It had been ages since I'd done a game with Milton Keynes based hopper Chris, thanks mainly due to the tiny number of options on Wednesday or Friday, the only two days we were both available. Aside from the exception to the rule a few Tuesdays ago, there had been no options that were suitable since 22nd October. The trip was only agreed on Monday night after I had been without my car for five days. This was after a part had taken ages to come in and had caused me to miss a few groundhopping chances, as well as having to take the bus to work or in the case of Sunday, use one of the rentable electric scooters. I'd have preferred something closer, but beggars can't be choosers. In any case, Handsworth was another ground on my bucket list, although I had initial plans of doing it on the train and enjoying a Sheffield pub crawl. It would be the second game of a busy week, with me aiming to make up for what I'd missed out on last week.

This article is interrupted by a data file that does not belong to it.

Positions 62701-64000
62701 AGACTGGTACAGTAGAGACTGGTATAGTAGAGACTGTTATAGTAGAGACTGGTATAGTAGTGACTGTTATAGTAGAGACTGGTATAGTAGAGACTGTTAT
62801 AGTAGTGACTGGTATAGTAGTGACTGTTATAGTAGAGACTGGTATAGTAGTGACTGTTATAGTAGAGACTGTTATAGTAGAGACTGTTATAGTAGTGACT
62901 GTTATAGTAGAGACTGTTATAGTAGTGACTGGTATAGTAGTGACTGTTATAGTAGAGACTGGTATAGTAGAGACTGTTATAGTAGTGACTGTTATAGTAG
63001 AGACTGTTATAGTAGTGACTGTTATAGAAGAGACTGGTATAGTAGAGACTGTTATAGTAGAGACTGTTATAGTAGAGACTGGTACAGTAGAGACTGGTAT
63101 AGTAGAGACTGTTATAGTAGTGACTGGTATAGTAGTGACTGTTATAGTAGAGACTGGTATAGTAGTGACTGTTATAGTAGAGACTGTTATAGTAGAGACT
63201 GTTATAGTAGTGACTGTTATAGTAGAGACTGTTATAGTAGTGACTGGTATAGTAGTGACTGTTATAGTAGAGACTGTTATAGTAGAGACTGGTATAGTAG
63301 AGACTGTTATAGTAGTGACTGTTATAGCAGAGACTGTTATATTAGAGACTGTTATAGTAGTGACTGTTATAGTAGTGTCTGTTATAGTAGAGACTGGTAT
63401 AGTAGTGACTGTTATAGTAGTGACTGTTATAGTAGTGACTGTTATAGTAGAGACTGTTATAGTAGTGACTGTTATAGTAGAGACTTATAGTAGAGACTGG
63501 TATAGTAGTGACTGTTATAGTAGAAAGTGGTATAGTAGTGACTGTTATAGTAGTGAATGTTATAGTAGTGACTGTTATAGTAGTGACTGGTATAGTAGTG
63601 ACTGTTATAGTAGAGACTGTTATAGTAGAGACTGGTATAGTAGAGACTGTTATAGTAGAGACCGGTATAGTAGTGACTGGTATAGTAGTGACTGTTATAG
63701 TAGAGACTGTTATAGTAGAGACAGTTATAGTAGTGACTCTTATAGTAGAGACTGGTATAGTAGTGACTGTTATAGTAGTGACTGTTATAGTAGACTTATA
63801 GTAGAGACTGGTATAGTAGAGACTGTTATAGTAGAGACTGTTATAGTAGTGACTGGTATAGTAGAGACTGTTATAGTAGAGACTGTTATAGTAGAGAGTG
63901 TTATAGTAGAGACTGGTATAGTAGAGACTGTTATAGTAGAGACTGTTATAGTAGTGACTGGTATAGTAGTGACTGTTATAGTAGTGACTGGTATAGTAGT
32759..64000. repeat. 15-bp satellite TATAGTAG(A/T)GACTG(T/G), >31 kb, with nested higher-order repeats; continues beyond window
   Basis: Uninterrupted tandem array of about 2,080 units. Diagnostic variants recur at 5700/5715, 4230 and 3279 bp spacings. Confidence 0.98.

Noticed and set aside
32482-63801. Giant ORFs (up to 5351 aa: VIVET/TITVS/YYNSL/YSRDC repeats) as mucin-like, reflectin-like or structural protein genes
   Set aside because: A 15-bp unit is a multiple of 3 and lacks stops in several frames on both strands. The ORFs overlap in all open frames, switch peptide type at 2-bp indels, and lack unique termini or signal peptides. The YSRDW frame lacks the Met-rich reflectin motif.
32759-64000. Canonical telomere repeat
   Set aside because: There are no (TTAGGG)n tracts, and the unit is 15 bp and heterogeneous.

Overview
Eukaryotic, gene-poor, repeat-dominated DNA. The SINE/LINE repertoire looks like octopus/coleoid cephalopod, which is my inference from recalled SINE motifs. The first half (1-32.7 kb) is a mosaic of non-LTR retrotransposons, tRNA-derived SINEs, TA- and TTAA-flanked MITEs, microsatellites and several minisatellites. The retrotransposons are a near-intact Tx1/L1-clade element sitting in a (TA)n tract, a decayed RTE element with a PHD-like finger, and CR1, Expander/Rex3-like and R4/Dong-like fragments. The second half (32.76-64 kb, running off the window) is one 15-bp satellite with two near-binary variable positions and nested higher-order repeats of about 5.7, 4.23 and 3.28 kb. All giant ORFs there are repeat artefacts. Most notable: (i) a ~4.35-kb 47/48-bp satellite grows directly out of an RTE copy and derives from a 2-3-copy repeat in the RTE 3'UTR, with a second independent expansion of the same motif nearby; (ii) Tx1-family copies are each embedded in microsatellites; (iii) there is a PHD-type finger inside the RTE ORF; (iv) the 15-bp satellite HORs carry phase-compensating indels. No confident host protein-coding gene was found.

I had my day off on Tuesday and despite walking around 18 miles all told, I stuffed my face with junk food and had a few pints before the Wycombe game. So much for my new year's intentions to eat and drink healthier, which is why I didn't call them resolutions. Wycombe drew 0-0 with Shrewsbury but totally dominated from start to finish. We had 26 shots to their 2 and 62% possession which must be our biggest share in about 15 years. There were only 3,871 there to see it too and the atmosphere was non-existent. I got home via a combination of bus, rented electric scooter and walking by 11 but didn't have the greatest night's sleep. I was glad to have my car back but my day at work didn't start off very healthy with a free Krispy Kreme donut. Though when your pay increase is only half the rate of inflation, you take all the perks you can. It was a fairly easy day in some respects, though I still had to deal with the general public. This was the same general public that stole a food bank collection box and that I feel does not support the town's football team as much as they deserve. After work, I left Wycombe at 3.10 and was with Chris by 4.20. It was a surprisingly decent journey and we were at Jewel City Chinese takeaway by 6.20. We both ordered an A1 Hot Box with Noodles and some Chicken Satay Skewers. We took them back to the ground and both were superb and generous portions. The satay skewers were very messy though. From there, we made our way to the ground, going on just after 7. Entry was an excellent £5 and a great glossy programme was £1.50. I had a look around and got some pictures while we waited for kickoff. I met Ryan, a Chesterfield fan who was into groundhopping too.